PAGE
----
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Powers of Horror: An Essay on Abjection (Chapter 1 “Approaching Abjection”) In horror films especially, though often showing up in psychological thrillers, is a moment on the screen that disrupts the rolling of the film—a growing crack in the wall, the movement of an inanimate object, the ominous glance of a distant character which up until now we thought nothing of.We have come to expect these moments now as cinematic and formulaic clichés, about how these kinds of films are to be made, but they are, no matter how well prepared we think we are, no less jarring and disruptive to the flow of our expectations.
Thus, a baby cannot distinguish itself from the world and experiences the world as a part of itself, “The breast is a part of me, I am the breast” (Freud).
The experience of the abject forces us into this liminal experience of infancy once again.
This distinction of course is one of the fundamental differences in politics—the difference between conservatives and progressives.
But more fundamentally the distinction pushes us further inwards toward questions of ethics that I’d like to try to uncover in this first chapter.
Here, is the case of the child who has yet to distinguish itself from the father or mother.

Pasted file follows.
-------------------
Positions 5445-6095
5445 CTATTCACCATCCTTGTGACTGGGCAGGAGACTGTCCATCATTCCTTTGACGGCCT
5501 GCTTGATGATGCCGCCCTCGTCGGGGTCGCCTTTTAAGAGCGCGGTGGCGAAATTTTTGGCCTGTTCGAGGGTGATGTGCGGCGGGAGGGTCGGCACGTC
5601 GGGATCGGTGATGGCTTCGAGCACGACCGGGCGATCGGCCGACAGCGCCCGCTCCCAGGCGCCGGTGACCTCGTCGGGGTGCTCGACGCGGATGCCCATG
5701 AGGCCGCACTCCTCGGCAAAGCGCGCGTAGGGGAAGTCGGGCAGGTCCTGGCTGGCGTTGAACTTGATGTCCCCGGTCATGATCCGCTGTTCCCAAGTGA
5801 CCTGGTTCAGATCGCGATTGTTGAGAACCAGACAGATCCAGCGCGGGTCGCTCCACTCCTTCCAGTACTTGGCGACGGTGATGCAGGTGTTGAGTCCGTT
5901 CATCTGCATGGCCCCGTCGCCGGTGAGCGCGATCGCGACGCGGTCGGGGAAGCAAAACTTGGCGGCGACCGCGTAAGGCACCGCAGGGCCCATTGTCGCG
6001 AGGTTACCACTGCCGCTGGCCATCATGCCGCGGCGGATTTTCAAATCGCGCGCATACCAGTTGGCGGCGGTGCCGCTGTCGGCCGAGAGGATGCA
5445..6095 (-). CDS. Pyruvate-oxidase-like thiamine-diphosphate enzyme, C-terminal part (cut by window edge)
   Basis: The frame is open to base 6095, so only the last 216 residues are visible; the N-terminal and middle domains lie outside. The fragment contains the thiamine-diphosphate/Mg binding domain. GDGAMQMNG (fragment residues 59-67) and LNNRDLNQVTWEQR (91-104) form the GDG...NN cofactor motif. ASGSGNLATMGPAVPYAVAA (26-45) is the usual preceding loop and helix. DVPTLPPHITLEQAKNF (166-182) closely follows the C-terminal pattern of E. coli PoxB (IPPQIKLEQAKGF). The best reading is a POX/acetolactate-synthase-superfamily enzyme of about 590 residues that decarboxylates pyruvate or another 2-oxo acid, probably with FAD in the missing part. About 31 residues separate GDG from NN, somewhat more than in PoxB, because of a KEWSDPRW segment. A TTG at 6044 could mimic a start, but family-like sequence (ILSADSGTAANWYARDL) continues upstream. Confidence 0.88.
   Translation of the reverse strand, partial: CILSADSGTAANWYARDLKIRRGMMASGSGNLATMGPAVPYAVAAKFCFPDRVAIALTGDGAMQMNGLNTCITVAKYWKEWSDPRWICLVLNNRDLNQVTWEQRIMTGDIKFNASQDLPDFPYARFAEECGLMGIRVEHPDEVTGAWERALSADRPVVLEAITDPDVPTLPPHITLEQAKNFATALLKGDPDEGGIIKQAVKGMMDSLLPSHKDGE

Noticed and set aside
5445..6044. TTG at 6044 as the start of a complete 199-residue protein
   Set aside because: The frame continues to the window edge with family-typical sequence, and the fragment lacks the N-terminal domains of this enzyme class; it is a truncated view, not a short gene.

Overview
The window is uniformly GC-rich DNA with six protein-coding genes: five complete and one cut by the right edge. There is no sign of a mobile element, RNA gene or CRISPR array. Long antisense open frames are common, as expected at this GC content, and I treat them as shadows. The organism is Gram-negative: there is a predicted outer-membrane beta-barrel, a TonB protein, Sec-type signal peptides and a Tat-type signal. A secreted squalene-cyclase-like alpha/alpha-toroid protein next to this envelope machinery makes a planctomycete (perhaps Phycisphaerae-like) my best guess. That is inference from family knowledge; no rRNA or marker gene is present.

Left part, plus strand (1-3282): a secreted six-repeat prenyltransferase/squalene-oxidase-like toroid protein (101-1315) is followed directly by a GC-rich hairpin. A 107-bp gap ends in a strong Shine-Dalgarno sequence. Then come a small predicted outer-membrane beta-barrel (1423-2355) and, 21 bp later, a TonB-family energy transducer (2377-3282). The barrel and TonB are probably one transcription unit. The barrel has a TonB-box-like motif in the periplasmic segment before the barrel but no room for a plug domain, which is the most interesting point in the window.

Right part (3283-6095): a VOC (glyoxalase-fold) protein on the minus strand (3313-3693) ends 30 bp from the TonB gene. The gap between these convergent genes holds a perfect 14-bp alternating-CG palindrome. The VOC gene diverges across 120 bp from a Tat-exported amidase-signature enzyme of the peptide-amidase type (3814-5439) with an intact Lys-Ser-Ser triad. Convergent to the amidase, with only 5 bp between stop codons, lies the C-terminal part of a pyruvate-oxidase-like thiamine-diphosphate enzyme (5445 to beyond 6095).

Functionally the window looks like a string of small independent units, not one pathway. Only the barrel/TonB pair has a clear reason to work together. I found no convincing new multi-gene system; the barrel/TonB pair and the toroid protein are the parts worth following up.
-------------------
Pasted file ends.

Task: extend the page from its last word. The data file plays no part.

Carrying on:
Freud calls this “primary identification”, the first form of emotional attachment to something or someone, which comes before any defined and conscious distinction between subject and object.
The abject is the moment in the film, when you come to realize that the flow of logic unrolling before you, is about to be halted by something other, or, when you come to realize that you were tricked into that logic, but in fact were on a very different trajectory from the beginning.
The abject is that “twisted braid of affects and thoughts” which we call by such a name, but it skirts our need to define it as a definable object right there, in front of us (Kristeva, 1).
The Prince Gautama’s story as he left his palace, or Neo waking in the pods, or Cronenberg’s body horror, or Kafka’s Metamorphosis and so on are examples of this destabilization by the abject. By contrast, Sade’s orgies, cartoon logic, as well as fantasy and adventure stories all miss the mark.
They are “methodical, rhetorical and…regular”, they make everything nameable, and their scenes integrate, in other words, they “allow for no other, no unthinkable, nothing heterogeneous” (Kristeva, 21).